The second narrative feature from writer/director Julia Loktev (Day Night Day Night played TIFF in 2006), The Loneliest Planet stars Gael Garcia Bernal and Hani Furstenberg as Alex and Nica, a newly-engaged couple who hire a guide (played by real-life guide Bidzina Gujabidze) to lead them on a backpacking trip in the mountains of Georgia. The title, an apparent play on the Lonely Planet travel guides designed for boho tourists like Loktev's couple, takes on more complicated connotations as the trio delve into rugged, desolate terrain, both literally and figuratively.
The movie opens with the most disarming image I've seen at the festival thus far.
A body, naked but doused in milky white soap suds, pogoes up and down, feet creating a violent drum beat against an unseen platform. With the body's slender build and the velocity of its motion, for awhile its difficult to tell if we're looking at a male or female, an adult or a child. For me to reveal how that ambiguity resolves would spoil the visceral, breathtaking power of the shot. This is a problem which one who has seen Loktev's arresting feature faces again and again in trying to describe it to someone who hasn't. Within Loktev's scantly plotted narrative, single images become spoiler-worthy events.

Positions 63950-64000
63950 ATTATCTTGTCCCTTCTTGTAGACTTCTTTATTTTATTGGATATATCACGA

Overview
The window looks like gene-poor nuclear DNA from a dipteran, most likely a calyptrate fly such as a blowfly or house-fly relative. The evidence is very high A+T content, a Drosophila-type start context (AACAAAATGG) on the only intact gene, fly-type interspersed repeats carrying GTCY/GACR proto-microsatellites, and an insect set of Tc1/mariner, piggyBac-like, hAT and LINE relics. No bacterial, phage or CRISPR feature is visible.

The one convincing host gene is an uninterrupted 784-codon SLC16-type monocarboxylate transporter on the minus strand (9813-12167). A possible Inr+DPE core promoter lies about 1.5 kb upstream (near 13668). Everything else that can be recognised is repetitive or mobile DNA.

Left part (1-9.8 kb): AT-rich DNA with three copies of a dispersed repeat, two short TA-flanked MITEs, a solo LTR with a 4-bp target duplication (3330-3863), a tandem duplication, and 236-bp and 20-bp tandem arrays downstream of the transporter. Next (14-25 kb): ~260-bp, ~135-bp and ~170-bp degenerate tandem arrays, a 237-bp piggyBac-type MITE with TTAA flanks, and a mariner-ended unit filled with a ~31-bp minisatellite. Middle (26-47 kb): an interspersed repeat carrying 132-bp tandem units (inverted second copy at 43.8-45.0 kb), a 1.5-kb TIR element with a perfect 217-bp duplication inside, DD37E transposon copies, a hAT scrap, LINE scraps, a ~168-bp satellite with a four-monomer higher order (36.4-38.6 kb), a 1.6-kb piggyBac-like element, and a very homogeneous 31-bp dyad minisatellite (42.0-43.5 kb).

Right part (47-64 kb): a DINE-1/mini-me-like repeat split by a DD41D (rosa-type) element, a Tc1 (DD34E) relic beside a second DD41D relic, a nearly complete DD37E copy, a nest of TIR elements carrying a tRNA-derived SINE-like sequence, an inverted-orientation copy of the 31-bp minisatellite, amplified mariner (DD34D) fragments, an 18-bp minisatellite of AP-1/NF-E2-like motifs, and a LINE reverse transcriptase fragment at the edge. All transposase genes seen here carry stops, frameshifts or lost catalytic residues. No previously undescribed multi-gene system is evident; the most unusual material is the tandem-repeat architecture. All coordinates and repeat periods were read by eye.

In fact, what plot there is in Planet hinges on another single shot, which comes about an hour in, and, like the opening image although briefer, combines a kind of violence with a scrambling of traditional markers of gender identity. This moment is edge-of-your-seat stunning precisely because you don't know what's going to happen next, and Loktev has established a space in which it seems that absolutely anything could.
Loktev is extraordinarily attuned to minute specifics of emotion. She also seems to thrive on setting up limitations and then plowing through them: huge chunks of the film pass with no dialogue, but plenty said; a sex scene that takes place in three-quarters darkness manages to squirm-inducingly evoke sweaty, cramped rutting mostly via sound effect. As painterly as naturalistic, linear narrative cinema gets, Planet is literally a study in colors--the vibrant green landscape, blue or green lit interiors, Furstenberg's wild red hair filling the frame--and also the gradient scale of a single relationship.